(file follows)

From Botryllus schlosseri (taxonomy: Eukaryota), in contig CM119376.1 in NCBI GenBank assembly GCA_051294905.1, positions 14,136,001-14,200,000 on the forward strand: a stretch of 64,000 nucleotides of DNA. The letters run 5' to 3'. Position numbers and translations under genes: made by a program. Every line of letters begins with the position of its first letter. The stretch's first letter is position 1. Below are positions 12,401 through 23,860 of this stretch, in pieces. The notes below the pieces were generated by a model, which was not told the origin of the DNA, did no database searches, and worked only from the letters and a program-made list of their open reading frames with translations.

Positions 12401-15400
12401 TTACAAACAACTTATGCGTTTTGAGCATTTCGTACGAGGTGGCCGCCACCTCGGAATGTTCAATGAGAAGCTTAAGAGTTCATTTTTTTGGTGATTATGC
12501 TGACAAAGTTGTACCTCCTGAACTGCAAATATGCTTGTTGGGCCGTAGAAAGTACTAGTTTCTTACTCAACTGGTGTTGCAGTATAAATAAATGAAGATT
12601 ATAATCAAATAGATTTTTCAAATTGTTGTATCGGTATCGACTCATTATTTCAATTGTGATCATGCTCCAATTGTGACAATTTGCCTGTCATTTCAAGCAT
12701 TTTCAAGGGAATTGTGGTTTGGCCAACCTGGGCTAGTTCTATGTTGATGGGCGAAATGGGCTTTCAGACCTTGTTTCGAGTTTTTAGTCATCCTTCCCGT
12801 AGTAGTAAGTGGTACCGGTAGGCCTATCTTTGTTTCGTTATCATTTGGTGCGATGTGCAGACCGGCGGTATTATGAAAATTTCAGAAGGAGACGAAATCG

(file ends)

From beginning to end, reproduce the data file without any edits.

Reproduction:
From Botryllus schlosseri (taxonomy: Eukaryota), in contig CM119376.1 in NCBI GenBank assembly GCA_051294905.1, positions 14,136,001-14,200,000 on the forward strand: a stretch of 64,000 nucleotides of DNA. The letters run 5' to 3'. Position numbers and translations under genes: made by a program. Every line of letters begins with the position of its first letter. The stretch's first letter is position 1. Below are positions 12,401 through 23,860 of this stretch, in pieces. The notes below the pieces were generated by a model, which was not told the origin of the DNA, did no database searches, and worked only from the letters and a program-made list of their open reading frames with translations.

Positions 12401-15400
12401 TTACAAACAACTTATGCGTTTTGAGCATTTCGTACGAGGTGGCCGCCACCTCGGAATGTTCAATGAGAAGCTTAAGAGTTCATTTTTTTGGTGATTATGC
12501 TGACAAAGTTGTACCTCCTGAACTGCAAATATGCTTGTTGGGCCGTAGAAAGTACTAGTTTCTTACTCAACTGGTGTTGCAGTATAAATAAATGAAGATT
12601 ATAATCAAATAGATTTTTCAAATTGTTGTATCGGTATCGACTCATTATTTCAATTGTGATCATGCTCCAATTGTGACAATTTGCCTGTCATTTCAAGCAT
12701 TTTCAAGGGAATTGTGGTTTGGCCAACCTGGGCTAGTTCTATGTTGATGGGCGAAATGGGCTTTCAGACCTTGTTTCGAGTTTTTAGTCATCCTTCCCGT
12801 AGTAGTAAGTGGTACCGGTAGGCCTATCTTTGTTTCGTTATCATTTGGTGCGATGTGCAGACCGGCGGTATTATGAAAATTTCAGAAGGAGACGAAATCG